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September 17, 2019

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Weekend doctor: HPV vaccine

By Allison Westcott, MD
HPV stands for human papillomavirus, the most common sexually transmitted infection. Over 14 million new cases occur in the U.S. yearly, although most people do not know that they have been affected. This infection can lead to genital warts or certain types of cancer, with the most common being cervical. Also included are vulvar, anal, penile, and cancers of the head and neck.

HPV is spread through direct skin-to-skin contact and sexual contact. Most sexually active men and women will contract the HPV virus at some point in their lives. While there is no cure for the HPV virus, there are effective vaccines available for prevention.

The symptoms of HPV can be treated through the Gardasil vaccine. The Gardasil 9 vaccine protects against nine different HPV types. These nine types of HPV cause cancer and warts.

In October of 2018, the Gardasil 9 vaccine had been approved by the Food and Drug Administration (FDA) for people of the ages of 9 to 45 years, opening a wider range of opportunity for people to receive the vaccine. There is a three-dose schedule that can be completed within six months. Because of their immune systems, adolescents only need two doses prior to the age of 15.

The best practice for receiving the vaccine is to begin routine vaccinations at the ages of 11-12 for both males and females. The HPV vaccine is not recommended during pregnancy, although it does not appear harmful to the fetus. It is recommended during postpartum and is safe for those breastfeeding.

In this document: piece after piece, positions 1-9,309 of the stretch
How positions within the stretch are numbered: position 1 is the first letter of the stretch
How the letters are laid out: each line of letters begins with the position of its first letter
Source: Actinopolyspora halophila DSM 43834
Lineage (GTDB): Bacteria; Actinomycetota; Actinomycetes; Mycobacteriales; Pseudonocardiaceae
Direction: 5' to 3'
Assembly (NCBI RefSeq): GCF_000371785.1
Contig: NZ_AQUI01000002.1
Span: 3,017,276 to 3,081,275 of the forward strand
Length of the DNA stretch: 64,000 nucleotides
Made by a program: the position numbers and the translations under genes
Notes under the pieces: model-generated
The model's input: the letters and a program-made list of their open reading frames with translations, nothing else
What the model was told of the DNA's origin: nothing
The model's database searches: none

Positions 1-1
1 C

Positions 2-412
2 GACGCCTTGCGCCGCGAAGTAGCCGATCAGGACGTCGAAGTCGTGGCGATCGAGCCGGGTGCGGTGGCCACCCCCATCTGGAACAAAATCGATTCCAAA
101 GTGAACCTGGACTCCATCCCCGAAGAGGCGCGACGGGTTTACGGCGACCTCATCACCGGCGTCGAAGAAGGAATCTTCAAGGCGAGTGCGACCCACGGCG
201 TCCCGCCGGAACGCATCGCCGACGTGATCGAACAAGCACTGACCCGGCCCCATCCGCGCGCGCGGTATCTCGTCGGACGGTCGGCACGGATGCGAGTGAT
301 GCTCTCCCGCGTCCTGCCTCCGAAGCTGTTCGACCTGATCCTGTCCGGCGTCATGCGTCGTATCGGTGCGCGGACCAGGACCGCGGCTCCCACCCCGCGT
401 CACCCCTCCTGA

The Gardasil 9 vaccine is 88% effective in preventing persistent HPV infection, genital warts, vulvar/vaginal pre-cancer, cervical pre-cancer and cervical cancer. If an HPV infection is persistent past the age of 30, there is a greater risk of developing cervical cancer. HPV infections that cause most cancers and genital warts have dropped 71% amongst teen girls that have received the vaccine. Prevention is always better than treating after the fact. High HPV vaccination rates would reduce or even eradicate HPV disease and cancers dramatically.

The HPV vaccine is 100% effective preventing HPV, 60% successful in reduction of genital warts, 50% effective in reduction of vulvar/vaginal cancer, and 20% successful in reducing high-risk cervical lesions. However, not being vaccinated against HPV is 0% effective.